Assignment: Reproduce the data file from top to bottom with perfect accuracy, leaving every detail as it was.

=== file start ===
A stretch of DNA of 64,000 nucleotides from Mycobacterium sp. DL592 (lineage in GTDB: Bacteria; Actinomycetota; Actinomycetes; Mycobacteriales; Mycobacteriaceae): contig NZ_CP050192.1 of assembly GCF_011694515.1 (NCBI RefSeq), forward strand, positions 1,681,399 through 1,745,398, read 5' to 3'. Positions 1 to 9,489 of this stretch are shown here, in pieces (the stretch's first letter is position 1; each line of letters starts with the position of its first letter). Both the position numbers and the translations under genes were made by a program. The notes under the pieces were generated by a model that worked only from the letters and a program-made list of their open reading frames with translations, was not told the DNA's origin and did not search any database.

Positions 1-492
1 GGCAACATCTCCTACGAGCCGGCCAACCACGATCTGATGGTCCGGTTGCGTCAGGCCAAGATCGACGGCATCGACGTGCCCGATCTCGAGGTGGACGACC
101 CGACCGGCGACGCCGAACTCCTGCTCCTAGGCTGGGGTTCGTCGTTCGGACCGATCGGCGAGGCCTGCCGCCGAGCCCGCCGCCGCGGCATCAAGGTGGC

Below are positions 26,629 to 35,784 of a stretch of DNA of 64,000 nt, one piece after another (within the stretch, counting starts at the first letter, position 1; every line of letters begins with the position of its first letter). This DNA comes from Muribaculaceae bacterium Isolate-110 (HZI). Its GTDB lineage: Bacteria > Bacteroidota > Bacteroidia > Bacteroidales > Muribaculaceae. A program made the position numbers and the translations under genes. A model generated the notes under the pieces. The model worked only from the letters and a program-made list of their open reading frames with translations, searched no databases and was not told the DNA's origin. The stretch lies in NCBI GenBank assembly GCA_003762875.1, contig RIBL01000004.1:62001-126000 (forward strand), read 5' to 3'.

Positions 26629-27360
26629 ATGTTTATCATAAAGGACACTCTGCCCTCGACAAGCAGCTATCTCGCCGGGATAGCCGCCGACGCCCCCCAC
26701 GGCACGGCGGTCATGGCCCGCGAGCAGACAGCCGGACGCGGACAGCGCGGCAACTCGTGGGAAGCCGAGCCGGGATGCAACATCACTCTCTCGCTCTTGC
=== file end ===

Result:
A stretch of DNA of 64,000 nucleotides from Mycobacterium sp. DL592 (lineage in GTDB: Bacteria; Actinomycetota; Actinomycetes; Mycobacteriales; Mycobacteriaceae): contig NZ_CP050192.1 of assembly GCF_011694515.1 (NCBI RefSeq), forward strand, positions 1,681,399 through 1,745,398, read 5' to 3'. Positions 1 to 9,489 of this stretch are shown here, in pieces (the stretch's first letter is position 1; each line of letters starts with the position of its first letter). Both the position numbers and the translations under genes were made by a program. The notes under the pieces were generated by a model that worked only from the letters and a program-made list of their open reading frames with translations, was not told the DNA's origin and did not search any database.

Positions 1-492
1 GGCAACATCTCCTACGAGCCGGCCAACCACGATCTGATGGTCCGGTTGCGTCAGGCCAAGATCGACGGCATCGACGTGCCCGATCTCGAGGTGGACGACC
101 CGACCGGCGACGCCGAACTCCTGCTCCTAGGCTGGGGTTCGTCGTTCGGACCGATCGGCGAGGCCTGCCGCCGAGCCCGCCGCCGCGGCATCAAGGTGGC

Below are positions 26,629 to 35,784 of a stretch of DNA of 64,000 nt, one piece after another (within the stretch, counting starts at the first letter, position 1; every line of letters begins with the position of its first letter). This DNA comes from Muribaculaceae bacterium Isolate-110 (HZI). Its GTDB lineage: Bacteria > Bacteroidota > Bacteroidia > Bacteroidales > Muribaculaceae. A program made the position numbers and the translations under genes. A model generated the notes under the pieces. The model worked only from the letters and a program-made list of their open reading frames with translations, searched no databases and was not told the DNA's origin. The stretch lies in NCBI GenBank assembly GCA_003762875.1, contig RIBL01000004.1:62001-126000 (forward strand), read 5' to 3'.

Positions 26629-27360
26629 ATGTTTATCATAAAGGACACTCTGCCCTCGACAAGCAGCTATCTCGCCGGGATAGCCGCCGACGCCCCCCAC
26701 GGCACGGCGGTCATGGCCCGCGAGCAGACAGCCGGACGCGGACAGCGCGGCAACTCGTGGGAAGCCGAGCCGGGATGCAACATCACTCTCTCGCTCTTGC